.net qr code library free The ClickOnce Data Directory and Deploying Prerequisites in VB.NET

Creating QR Code JIS X 0510 in VB.NET The ClickOnce Data Directory and Deploying Prerequisites

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The ClickOnce Data Directory and Deploying Prerequisites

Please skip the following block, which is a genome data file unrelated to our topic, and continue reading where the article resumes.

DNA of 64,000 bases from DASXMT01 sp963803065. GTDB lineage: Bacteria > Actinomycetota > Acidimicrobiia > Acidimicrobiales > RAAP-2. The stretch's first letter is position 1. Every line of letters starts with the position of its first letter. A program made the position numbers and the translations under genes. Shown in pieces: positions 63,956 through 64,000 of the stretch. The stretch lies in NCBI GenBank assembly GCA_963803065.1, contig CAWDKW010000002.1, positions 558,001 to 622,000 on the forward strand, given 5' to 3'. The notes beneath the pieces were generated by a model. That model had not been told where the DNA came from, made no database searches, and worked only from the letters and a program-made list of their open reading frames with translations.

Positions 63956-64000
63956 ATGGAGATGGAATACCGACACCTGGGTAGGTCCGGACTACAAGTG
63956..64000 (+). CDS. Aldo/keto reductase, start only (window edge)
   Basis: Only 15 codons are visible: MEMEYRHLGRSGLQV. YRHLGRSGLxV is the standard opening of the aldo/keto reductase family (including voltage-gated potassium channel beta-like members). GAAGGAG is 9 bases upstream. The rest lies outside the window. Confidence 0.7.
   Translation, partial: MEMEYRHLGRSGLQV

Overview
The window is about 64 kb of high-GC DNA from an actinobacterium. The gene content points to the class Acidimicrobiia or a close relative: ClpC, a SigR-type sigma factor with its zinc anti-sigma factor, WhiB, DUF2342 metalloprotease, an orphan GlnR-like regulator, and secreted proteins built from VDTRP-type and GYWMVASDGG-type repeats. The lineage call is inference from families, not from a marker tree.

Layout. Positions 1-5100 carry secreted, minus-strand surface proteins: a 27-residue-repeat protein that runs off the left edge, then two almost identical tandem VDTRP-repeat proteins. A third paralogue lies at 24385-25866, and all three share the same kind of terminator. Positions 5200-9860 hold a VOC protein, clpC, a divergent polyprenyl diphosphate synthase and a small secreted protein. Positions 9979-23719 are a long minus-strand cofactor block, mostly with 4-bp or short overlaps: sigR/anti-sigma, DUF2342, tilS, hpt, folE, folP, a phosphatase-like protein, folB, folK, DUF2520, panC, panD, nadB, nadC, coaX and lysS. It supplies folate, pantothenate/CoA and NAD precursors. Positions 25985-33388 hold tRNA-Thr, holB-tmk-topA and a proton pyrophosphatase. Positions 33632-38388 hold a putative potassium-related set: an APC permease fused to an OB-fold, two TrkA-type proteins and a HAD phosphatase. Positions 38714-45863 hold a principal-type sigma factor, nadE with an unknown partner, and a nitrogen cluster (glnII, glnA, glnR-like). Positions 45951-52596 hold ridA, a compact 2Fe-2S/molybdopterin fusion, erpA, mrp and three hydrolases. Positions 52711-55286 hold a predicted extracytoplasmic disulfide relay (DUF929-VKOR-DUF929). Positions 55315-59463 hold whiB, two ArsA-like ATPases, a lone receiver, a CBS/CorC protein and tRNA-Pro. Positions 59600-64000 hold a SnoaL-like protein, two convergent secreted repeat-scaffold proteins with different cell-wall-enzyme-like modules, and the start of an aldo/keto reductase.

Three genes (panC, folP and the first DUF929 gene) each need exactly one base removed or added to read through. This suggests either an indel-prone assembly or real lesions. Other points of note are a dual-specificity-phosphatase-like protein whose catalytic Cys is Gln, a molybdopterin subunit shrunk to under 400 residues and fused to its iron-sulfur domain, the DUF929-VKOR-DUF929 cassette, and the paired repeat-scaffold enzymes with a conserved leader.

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ll applications need at least one assembly. Most have some support assemblies, and some even have data files (such as additional configuration files, text files, and so on). How does ClickOnce deal with data files Is there any special treatment of these files What about a filebased database, for example For smart client applications, it s not rare to implement offline support in, say, an XML-based database or a Microsoft Access database. And what about migrating this type of database from one version of an application to the next ClickOnce treats data files differently, and rightfully so. We ll spend the first half of this chapter talking about deploying data files with ClickOnce. The second half of this chapter continues the discussion of prerequisites from the previous chapter. This chapter dives into the prerequisites and talks about what makes up a prerequisite. We ll talk about two manifest files that define a prerequisite and discuss how you can write a custom prerequisite. We ll also show you how you can get your prerequisite to appear in the Prerequisites dialog box in Visual Studio 2005 so you can just click a checkbox to include it as part of your ClickOnce deployments.